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8

I wrote an answer, then read a little more, and substatially edited my answer. This question has already been debated on Stack Overflow. The accepted answer on this question is a good starting point, follow the links. My take is that: The static salt (which you call global) is somewhat valuable because: It is simple to implement, and doesn't require a ...


6

Fragment identifiers are traditionally used to identify a portion of document for client-side applications. As stated in the specification Google adopted: Traditionally, hash fragments (that is, everything after # in the URL) have been used to indicate one portion of a static HTML document. ...hash fragments are not part of HTTP requests (and as a ...


4

This pretty much has already been asked on StackOverflow: Double salt for hashing passwords?


4

No, you shouldn't include # links. They refer to the same page, and the sitemap is saying how often the page changes (as well as page structure). In fact, your server won't get a request for the #. The browser, or crawler bot, requests the URL www.mydomain.com and then when it retrieves the page jumps to the part of the page with the id of comment1, say. ...


3

Creating a huge .htaccess can have a serious performance impact on your system as it is read linearly for all requests, at least until a rule with the L attribute (Last Rule) is matched. The way I did something similar (about 3000 redirects) is to put a custom error page in the .htaccess. From memory the syntax is something like this: ErrorDocument 404 ...


2

Since the sections are revealed by JavaScript, you can use the pageTracker in Google Analytics to manually log a hit. For example: // Log this usage in Google Analytics. pageTracker._trackPageview('/slider-page/part1'); Add that to the JavaScript which triggers the change in the page. The parameter given to the trackPageview method will be used as the ...


2

This answer tells you a way of spotting how the location has changed. According to that blog post they use a plugin for that. Basically it's a lot of clever javascript, with some flash for the player at the bottom.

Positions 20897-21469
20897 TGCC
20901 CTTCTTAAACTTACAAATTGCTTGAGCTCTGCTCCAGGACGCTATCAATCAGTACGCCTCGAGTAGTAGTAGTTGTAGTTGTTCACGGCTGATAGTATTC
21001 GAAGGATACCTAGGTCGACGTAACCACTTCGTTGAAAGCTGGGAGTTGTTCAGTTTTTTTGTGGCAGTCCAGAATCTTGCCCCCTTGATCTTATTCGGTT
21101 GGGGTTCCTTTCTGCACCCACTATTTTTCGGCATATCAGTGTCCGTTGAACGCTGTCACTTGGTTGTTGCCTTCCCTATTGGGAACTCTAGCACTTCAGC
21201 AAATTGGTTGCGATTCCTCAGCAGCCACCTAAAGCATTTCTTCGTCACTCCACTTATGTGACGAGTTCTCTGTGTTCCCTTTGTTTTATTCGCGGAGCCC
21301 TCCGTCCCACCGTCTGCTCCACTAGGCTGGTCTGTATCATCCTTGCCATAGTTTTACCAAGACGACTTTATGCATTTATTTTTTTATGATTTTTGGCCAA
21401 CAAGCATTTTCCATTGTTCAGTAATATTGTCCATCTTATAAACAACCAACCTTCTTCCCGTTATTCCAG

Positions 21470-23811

2

As LazyOne notes in the comments, URL fragment identifiers ("hash tags") are not normally sent to the server in an HTTP request, so they cannot be redirected — or processed in any other way — on the server. You can rewrite such URLs in JavaScript, if the user's browser supports it and has it enabled. A very basic redirection script could look ...


2

Your sitemap file is intended to list the individual documents/pages on your site, not anchors. Doing this makes no real sense. If you did this, what would stop you from also including every other conceivable anchor link, eg. index.php#nav, index.php#sidebar?


1

On a cPanel installed server, the entry for cPanel password is made in /etc/shadow file itself. Whenever a cPanel user is created, a user is added on your Linux server. So, every entry for the password is made in /etc/shadow file for every cPanel user you create.


1

I'm going to answer my own questions here: The title that Google displays in the SERPs is not necessarily the same as the title of the page. Google alters the title based on what you search for. This happens only when Google thinks the title is over-optimized. Also, the title can come from DMOZ or similar if NOODP meta is not set. All hash-bang URLs don't ...


1

I'm not sure why this question was migrated.. there are quite some questions with valid answers on stackoverflow about this. First: use BCrypt-hash, it is the recommended hashing algorithm today. Sha256 is a general purpose hashing algorithm, designed to be fast; you do not want your hashing algorithm to be fast for password hashing. Second: use a random, ...


1

Google's developer FAQ has this to say (I'm not really an AJAX guy, so this could be way off, if it is forgive me):- Question: Can I use redirects to point the crawler at my static content? Redirects are okay to use, as long as they eventually get you to a page that's equivalent to what the user would see on the #! version of the page. This may ...


1

Why don't you just make sure your Ajax powered content is crawlable? Otherwise you're essentially building your site twice which is just silly. But if you take this route do not use different meta data. Even though meta tags do not affect rankings you may still run the risk of being seen as serving up special content to the search engines which is considered ...


1

I just read this question and it reminded me of a question I posted on SO about a year ago: Comprehensive information about hash salts. You might be interested in reading over the question and answers as it has some other information which could be very useful to anyone interested in learning a bit more about hashes. I should also note that implementing ...



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